Everything I read mentions the importance of good ventilation, as well as the importance of keeping the hens protected from drafts. These two seem to contradict each other.

    No, it's just that you want as much fresh air flow as possible, in a way that does not create a wind/breeze at the chickens (at least not in cold weather). Ever stand all the way inside a garage (like against the back wall) with the garage-door wide open in the winter? Unless the wind's from the wrong direction, that is an excellent example of lotsa air exchange without a breeze on you. A more generally-applicable way of achieving this effect in a coop is to use vents that are high up (also just at one end of the coop, for very small coops) so there is physical separation between where the chickens are and where maximum air mvmt is. High vents also carry away maximal humidity, which is the main reason you want 'em in the first place.

    I was thinking of building basically a box with a slanted roof, but where the roof slants up, not covering that space with wood but with chicken wire, so the front and sides would be ventilated on top.

    That is a good design, particularly if you add flaps or sliders or what-have-you so that you can adjust how open the ventilation is according to the weather.

    Next question is, in a colder climate (it gets to single digits in the winter) would the ventilation make the coop too cold in spite of say, a light bulb to warm things up. I'm raising heavy birds (1 BO and 1 RIR). I've read that they are okay in the cold. How okay? Do they need supplemental heat in the winter?

    How cold do your winters get? In dry draft-free air, those breeds should for sure be fine down into the single digits, most likely considerably below (it varies from person to person so it's not possible to give a hard and fast number). Once you get into the -20s F there is a reasonable likelihood of some frostbite no matter how well your coop is set up.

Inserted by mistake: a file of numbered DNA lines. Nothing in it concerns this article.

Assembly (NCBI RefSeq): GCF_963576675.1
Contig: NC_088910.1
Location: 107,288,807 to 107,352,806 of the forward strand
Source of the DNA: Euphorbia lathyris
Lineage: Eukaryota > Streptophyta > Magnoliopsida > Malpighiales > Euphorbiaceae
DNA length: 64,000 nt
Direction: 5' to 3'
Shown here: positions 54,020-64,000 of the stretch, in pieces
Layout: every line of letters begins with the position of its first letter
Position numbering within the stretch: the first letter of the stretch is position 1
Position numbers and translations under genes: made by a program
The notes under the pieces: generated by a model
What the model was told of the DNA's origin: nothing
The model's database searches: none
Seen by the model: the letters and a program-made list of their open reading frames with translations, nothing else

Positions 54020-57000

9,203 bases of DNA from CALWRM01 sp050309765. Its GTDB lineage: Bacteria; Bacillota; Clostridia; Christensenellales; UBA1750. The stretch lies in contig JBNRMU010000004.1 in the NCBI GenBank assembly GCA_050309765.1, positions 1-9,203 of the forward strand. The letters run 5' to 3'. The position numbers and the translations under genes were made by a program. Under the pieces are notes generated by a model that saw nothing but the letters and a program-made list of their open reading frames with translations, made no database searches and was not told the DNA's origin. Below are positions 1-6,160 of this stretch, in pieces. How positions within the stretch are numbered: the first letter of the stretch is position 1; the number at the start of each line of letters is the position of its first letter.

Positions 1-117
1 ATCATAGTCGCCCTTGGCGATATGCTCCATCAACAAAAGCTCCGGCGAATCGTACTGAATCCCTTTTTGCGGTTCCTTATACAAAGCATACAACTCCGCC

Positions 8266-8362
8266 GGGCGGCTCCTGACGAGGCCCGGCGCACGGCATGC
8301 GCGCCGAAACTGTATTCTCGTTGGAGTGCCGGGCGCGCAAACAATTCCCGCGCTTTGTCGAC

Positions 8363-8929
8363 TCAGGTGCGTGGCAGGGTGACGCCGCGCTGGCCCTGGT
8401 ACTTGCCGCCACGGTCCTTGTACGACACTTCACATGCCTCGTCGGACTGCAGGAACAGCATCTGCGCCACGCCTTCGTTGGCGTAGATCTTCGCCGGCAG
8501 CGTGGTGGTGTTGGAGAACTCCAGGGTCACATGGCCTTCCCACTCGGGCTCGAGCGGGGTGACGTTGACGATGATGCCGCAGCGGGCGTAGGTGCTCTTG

Perversely, the less ventilation you have, the MORE LIKELY frostbite is -- humdity in the air makes it happen at much milder temperatures. So, yes, you do need good ventilation all winter (unless you are getting down to like well below -40F, but that's a different situation, really, and not one most of us have to deal with). You can adjust how much of your ventilation you've got open on any particular day (and, ideally, which side of the coop it's on) according to wind direction and speed and temperature and all that.

    Good luck, have fun,

    Pat​
     
  5. amk3000

    amk3000 Out Of The Brooder

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    Thanks for all the replies.
    Patandchickens: the reason for 2 hens is that we live in town, and zoning limits us to just 2.
     
  6. tdgill

    tdgill Chillin' With My Peeps

    zoning schmoning

    [​IMG]
     
  7. ChickenChick22

    ChickenChick22 Out Of The Brooder

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    amk 3000- I am going to have to build a small coop as well! Just remembered about zoning! [​IMG] I will have to house two or three (not quite sure yet) I am thinking of a design